Harsh Winter Means Fewer Bugs (Except Bedbugs)

Bedbugs are a big topic these days, as news stories across the world have declared that bedbug infestations are on the rise.  Unfortunately, the harsh winter seen in parts of the United States and across the northern hemisphere hasn’t helped.  With most bug infestations, cold weather is a good thing, as the bugs die or go into hybernation.  However, bedbugs are different.  They can survive temperatures as low as 14 degrees Fahrenheit for up to FIVE DAYS.  In that time, it’s likely they’ll find a nice cozy home where it’s warmer.

Of course, the main advantage the little guy in the picture to the left has is that he lives indoors.

“The cold weather even benefits the bed bug,” says Matthew Mills, President of Pacific Shore Holdings Inc., which makes a spray designed to kill the bedbug. “Because people aren’t going outside, bedbugs have more opportunity for feeding and breeding.”

Another unfortunate (for us) factor in the parasite’s favor is that its natural predators, like spiders, tend to hibernate during cold weather.

All of this adds up to bad news for us humans, as the cold weather could go on well into March in some locales.  So, what can you do if you suspect an infestation?    Here’s some advice from a SleepBetter.org article about bedbugs that was published last August:

If you have determined that you do indeed have an infestation, there are a couple of things you can do … but there’s no easy solution.  The most thorough route is to get rid of all of your bedding (mattress, box spring, pillows, etc.) and wash all of your clothes, linens, and bed clothes (sheets, covers, etc.) in hot water.  Thoroughly vacuuming your floors may remove many of the bugs as well.  Sprinkling powdered boric acid on the floor (but NOT on your bedding!) after vacuuming may help eliminate bugs that managed to scurry away from the vacuum.  If you can’t afford to replace your mattress, run the vacuum over it, then buy an airtight mattress cover.  Insecticides are NOT an option, as they shouldn’t be applied to your mattress.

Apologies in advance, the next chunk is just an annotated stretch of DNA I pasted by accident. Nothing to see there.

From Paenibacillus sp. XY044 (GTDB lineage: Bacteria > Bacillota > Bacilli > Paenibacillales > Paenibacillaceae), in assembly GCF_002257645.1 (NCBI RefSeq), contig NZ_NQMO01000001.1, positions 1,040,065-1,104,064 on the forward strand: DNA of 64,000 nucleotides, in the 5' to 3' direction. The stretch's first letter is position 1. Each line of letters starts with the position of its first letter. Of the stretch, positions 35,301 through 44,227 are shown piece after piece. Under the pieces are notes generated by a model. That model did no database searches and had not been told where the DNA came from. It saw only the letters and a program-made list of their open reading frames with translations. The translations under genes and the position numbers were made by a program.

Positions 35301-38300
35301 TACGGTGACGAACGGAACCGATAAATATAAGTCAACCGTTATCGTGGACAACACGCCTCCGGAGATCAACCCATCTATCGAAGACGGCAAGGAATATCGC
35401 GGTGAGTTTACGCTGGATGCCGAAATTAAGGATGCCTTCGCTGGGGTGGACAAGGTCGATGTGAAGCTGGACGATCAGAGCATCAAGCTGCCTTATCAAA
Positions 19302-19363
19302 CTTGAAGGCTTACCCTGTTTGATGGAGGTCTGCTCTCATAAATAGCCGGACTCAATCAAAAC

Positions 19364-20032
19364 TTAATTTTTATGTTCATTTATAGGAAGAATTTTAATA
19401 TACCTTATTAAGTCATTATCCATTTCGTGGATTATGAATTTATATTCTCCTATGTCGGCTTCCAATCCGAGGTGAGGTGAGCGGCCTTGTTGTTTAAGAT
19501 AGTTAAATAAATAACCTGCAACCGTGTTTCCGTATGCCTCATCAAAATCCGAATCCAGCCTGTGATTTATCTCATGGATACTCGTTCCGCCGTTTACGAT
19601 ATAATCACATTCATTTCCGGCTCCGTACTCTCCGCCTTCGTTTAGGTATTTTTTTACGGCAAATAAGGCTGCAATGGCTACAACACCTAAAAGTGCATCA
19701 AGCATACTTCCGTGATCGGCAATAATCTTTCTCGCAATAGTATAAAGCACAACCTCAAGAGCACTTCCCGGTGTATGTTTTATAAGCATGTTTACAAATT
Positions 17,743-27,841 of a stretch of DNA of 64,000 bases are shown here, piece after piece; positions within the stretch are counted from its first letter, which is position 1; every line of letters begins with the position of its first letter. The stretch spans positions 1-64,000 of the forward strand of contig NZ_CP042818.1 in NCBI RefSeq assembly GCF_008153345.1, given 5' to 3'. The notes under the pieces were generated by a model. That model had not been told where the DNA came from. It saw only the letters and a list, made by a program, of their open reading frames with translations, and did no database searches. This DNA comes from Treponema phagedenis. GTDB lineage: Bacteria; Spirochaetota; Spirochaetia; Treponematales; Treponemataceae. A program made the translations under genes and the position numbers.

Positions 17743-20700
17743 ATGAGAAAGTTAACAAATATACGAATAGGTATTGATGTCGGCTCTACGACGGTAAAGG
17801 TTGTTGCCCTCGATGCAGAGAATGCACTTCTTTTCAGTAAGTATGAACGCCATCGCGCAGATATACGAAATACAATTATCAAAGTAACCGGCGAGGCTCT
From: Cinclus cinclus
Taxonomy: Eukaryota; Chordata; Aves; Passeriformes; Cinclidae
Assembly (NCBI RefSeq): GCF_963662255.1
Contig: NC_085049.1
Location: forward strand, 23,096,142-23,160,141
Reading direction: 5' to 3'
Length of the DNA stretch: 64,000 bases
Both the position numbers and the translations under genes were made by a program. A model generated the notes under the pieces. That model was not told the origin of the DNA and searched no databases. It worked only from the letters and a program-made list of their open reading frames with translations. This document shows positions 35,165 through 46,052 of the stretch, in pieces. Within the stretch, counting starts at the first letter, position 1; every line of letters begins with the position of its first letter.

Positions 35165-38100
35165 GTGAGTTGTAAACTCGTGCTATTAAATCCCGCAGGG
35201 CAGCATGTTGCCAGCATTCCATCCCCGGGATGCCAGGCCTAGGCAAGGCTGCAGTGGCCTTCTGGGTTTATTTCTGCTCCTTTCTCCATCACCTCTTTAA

In the end, however, it may require a trip from a pest removal professional to eliminate every trace of the little buggers.

Click here to read more bedbug articles here at SleepBetter.org.